Meteorology in Vietnam, Pre-1850
Meteorology in Vietnam, Pre-1850
- Hieu PhungHieu PhungUniversity of Michigan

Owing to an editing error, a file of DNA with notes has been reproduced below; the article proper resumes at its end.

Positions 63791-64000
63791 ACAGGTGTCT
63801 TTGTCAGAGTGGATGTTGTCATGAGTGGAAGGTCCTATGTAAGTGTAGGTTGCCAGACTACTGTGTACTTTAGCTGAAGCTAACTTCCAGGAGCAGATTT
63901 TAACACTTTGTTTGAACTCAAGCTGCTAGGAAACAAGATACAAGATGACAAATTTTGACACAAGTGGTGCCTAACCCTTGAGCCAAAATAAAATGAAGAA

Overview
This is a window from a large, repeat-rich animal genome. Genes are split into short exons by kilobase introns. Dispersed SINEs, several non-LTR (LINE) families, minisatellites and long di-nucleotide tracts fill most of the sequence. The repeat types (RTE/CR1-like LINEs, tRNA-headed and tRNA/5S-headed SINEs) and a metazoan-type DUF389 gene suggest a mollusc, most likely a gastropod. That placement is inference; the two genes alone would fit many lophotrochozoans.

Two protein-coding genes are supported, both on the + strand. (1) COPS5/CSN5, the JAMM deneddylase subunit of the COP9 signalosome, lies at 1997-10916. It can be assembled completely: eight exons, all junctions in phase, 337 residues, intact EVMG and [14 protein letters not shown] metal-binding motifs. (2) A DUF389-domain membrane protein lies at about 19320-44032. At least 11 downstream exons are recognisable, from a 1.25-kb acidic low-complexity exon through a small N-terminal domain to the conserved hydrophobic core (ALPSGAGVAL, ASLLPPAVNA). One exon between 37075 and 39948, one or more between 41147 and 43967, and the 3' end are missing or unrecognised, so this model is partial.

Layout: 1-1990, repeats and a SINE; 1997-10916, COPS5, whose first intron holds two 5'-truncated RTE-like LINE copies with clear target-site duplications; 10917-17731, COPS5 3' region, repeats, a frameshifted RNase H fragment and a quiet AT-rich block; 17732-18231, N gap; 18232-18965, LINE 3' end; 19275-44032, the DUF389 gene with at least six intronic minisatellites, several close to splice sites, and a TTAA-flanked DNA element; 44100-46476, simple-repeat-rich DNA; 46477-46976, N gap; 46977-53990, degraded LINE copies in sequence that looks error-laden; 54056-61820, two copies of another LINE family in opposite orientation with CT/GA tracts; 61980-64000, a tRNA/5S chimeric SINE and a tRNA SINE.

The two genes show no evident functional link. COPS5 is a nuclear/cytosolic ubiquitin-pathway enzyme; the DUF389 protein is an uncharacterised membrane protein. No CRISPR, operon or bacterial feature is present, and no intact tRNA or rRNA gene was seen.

The emergence of meteorology in Vietnam did not begin in 1898–1899, with the French installation of a central meteorological observatory in Phù Liễn, near Hải Phòng, and a network of meteorological stations across Indochina. Prior to the colonial time, the ethnic Vietnamese, as well as other ethnic groups such as the Cham, Muong, and Tay-Thai, developed their own knowledge of meteorological phenomena that functioned within their farming practices and cultural frameworks. While further research concerning traditional meteorological knowledge of minority groups in Vietnam is needed, substantial evidence allows a preliminary survey on the practices of the ethnic Vietnamese. Between 1000 and the 1850s, the Vietnamese expanded outwards from their original homeland in the lowlands of north and north-central Vietnam. They adopted the written language, thought systems, and technologies of imperial China, which predisposed them to an enduring Chinese-style meteorological ideology. The Vietnamese viewed weather extremes and other natural anomalies not merely as natural processes. Because meteorological phenomena were “Heaven-sent” warnings of cosmological disasters, Vietnamese dynastic rulers, as well as local farmers and rice producers, interpreted these signs as a demand for moral change. Redressing the authorities’ governance, according to their view, helped rehabilitate the equilibrium of the cosmos. Hence, the records of weather events in Vietnamese historical documents do not simply describe the conditions of past weather, but more importantly, the situations in which the cosmos was no longer in balance. One need not assume that premodern meteorology lacked material grounds. In Vietnam, meteorological knowledge and practices were strongly associated with wet rice cultivation. Vietnamese authorities maintained official agencies to produce yearly calendars that traced proper timing for rice crops, while the populace accumulated experience-based knowledge about seasonal rainfall. Intellectuals, too, expanded their interests to include meteorological knowledge because the subject enriched their philosophy of nature, as in the case of Confucian thinker Lê Quý Đôn (1726–1784), or their medical practices, as in the case of physician Lê Hữu Trác (1720–1791). The advances of Southeast Asian paleoclimate reconstruction since the beginning of the 21st century have added new ideas and methodologies to the study of premodern meteorology in Vietnam. A stronger partnership between climate scientists and historians will therefore facilitate more sophisticated investigations into the knowledge and practices that the Vietnamese developed to respond to weather and climate dynamics.